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IL family lawyerThe end of the summer holidays can be bittersweet. Children are torn between sadness that school is starting again and excitement to see their friends; parents are sorry to be spending less time with their children, but relieved to get back on a regimented schedule. For parents who are recently divorced or separated, navigating the back-to-school experience can be hectic.

Deciding who will buy school supplies, who will provide after-school childcare, and who will monitor homework and attend parent-teacher conferences are all things to be considered. Each family’s situation is different, but there are some steps you can take that will make the transition easier for everyone.

  • Do your best to cooperate with your ex – Former spouses often have hard feelings towards each other, but getting your child ready for school is a crucial time to put those differences aside and work as a team. Prioritize the things that really matter, and try to let the rest go. Using shared calendars and an email address that is exclusively for child-related communication can help you and your ex avoid hostile face-to-face conversations.
  • Plan ahead with your child’s school – Talk to your child’s teacher about the recent change in your family situation. The more openly you communicate with the teacher, the easier it is for the teacher to accommodate you and your child. Make sure the school has a list of adults who are allowed to check out or pick up your child, including stepparents or grandparents. Consider attending parent-teacher conferences with your ex so you can share your concerns and make appropriate plans for your child’s academic future.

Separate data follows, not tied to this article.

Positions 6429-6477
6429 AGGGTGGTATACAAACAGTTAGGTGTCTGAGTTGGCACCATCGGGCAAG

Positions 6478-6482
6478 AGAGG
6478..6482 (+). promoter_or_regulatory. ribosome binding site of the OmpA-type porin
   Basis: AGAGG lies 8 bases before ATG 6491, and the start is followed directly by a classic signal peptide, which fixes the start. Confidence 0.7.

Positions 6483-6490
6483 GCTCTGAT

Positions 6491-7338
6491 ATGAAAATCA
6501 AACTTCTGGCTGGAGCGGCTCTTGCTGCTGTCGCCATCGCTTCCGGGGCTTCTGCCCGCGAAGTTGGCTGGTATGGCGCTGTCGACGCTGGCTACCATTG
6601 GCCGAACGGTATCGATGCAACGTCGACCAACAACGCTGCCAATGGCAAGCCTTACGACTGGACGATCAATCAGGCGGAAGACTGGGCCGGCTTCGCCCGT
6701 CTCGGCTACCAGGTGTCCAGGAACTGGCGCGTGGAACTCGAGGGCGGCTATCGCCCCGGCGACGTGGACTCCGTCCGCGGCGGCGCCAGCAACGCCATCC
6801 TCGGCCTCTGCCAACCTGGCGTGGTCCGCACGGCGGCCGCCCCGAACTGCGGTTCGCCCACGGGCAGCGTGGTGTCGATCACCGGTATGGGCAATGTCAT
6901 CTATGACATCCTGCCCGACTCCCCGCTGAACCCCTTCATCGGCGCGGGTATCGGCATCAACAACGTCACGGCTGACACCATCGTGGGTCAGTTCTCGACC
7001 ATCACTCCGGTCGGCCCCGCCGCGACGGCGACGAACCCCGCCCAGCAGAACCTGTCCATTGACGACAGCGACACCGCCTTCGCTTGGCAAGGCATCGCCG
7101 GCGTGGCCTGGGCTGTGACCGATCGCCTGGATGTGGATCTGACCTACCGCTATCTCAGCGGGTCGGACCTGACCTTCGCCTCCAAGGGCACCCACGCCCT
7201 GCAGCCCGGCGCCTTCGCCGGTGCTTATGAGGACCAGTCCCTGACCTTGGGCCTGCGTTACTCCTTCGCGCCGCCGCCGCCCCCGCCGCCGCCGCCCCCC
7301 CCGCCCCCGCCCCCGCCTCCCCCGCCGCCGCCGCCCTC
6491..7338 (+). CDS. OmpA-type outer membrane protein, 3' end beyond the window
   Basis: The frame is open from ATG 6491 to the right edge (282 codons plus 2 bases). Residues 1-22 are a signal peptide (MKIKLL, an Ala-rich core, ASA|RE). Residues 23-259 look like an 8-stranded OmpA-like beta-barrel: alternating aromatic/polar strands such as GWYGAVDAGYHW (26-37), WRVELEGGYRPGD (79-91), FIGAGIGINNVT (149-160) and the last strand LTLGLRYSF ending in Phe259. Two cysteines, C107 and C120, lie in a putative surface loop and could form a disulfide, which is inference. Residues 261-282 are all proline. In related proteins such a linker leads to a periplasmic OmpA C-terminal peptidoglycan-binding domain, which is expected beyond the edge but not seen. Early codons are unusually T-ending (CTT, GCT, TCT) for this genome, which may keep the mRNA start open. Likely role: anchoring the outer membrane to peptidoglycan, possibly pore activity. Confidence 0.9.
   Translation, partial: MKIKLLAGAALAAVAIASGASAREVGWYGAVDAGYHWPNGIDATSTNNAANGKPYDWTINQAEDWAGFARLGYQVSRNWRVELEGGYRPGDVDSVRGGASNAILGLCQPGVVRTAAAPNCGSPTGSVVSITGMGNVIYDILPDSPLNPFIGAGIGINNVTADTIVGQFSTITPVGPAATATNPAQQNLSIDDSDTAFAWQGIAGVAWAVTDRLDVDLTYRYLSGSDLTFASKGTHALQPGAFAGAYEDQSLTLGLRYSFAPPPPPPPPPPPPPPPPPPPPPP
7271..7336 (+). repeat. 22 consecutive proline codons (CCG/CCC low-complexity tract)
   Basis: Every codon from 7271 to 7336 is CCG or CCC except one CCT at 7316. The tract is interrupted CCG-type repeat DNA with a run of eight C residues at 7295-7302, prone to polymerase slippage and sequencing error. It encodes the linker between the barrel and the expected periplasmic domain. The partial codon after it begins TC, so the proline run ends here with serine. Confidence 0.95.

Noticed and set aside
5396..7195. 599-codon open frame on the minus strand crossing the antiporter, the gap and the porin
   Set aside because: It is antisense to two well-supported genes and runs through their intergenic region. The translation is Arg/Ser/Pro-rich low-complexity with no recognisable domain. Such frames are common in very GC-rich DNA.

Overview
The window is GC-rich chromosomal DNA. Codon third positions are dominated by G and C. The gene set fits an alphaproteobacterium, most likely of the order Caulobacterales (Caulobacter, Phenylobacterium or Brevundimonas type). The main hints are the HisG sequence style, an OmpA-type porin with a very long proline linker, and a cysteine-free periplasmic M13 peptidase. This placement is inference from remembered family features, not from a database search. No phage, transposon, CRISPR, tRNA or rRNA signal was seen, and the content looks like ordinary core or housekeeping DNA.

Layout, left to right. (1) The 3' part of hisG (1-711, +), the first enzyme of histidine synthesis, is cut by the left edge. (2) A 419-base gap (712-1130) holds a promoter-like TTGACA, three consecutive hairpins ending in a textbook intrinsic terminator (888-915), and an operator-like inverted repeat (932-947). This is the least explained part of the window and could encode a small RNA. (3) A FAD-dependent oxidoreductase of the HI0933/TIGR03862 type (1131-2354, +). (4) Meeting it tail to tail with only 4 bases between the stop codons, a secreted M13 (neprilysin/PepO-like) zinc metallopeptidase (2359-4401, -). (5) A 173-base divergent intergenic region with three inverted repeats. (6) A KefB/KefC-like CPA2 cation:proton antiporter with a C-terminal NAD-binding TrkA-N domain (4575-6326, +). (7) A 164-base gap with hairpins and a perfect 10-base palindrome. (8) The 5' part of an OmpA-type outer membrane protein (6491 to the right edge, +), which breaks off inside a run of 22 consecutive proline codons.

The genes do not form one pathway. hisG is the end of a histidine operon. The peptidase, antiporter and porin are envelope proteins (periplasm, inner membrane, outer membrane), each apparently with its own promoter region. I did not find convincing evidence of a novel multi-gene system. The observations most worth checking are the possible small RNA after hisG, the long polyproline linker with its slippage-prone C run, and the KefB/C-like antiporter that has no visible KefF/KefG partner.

• Be flexible about costs – Decide ahead of time who will pay for certain expenses, but be prepared for unexpected costs to pop up. After a backpack gets left in your ex’s home for the umpteenth time, you may decide to keep a spare in your home even if you have to pay for it yourself. If your child needs supplies, avoid holding them over the child’s head until your ex pays their fair share. Prioritize your child’s education, and work the details out behind the scenes.

Speak with a Naperville, IL Family Lawyer

A seasonal scheduling change does not have to mean you are facing conflict when it comes to working with your ex. At Calabrese Associates, we have experience helping clients arrange parenting plans that work for everyone. Whether you are involved in the divorce process right now or are hoping to modify an existing parenting plan, we can help. Call us today at 630-393-3111 to set up your confidential consultation with a skilled DuPage County family law attorney.

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Wheaton divorce lawyerFamilies commonly move to new homes for a variety of reasons, including when a parent is pursuing employment opportunities or because a person wants to live closer to their extended family members. Moving is a decision that married couples or unmarried partners make together. However, it can become more complicated for divorced parents or unmarried parents who do not live together. One parent’s choice to move could affect the other parent’s ability to spend time with the couple’s children, especially if they plan to move a significant distance away from where they currently live. In these situations, a parent may need to request a parental relocation officially. The case may need to be heard in family court, where a judge will decide whether to allow the move and determine how to modify the couple’s parenting plan.

Factors Considered in Parental Relocation Cases

When a parent plans to move, and they have the majority of the parenting time with their children or an equal amount of parenting time as the other parent, they must notify the other parent at least 60 days before the date they will be moving. For parents who live in DuPage County or other nearby counties, moving at least 25 miles away from their current home will be considered parental relocation. If the other parent objects to the move, the parent who is planning to move must file a petition in family court asking for permission to relocate.

A family court judge will consider the following factors to determine whether allowing a relocation and modifying a couple’s parenting plan will be in the child’s best interests: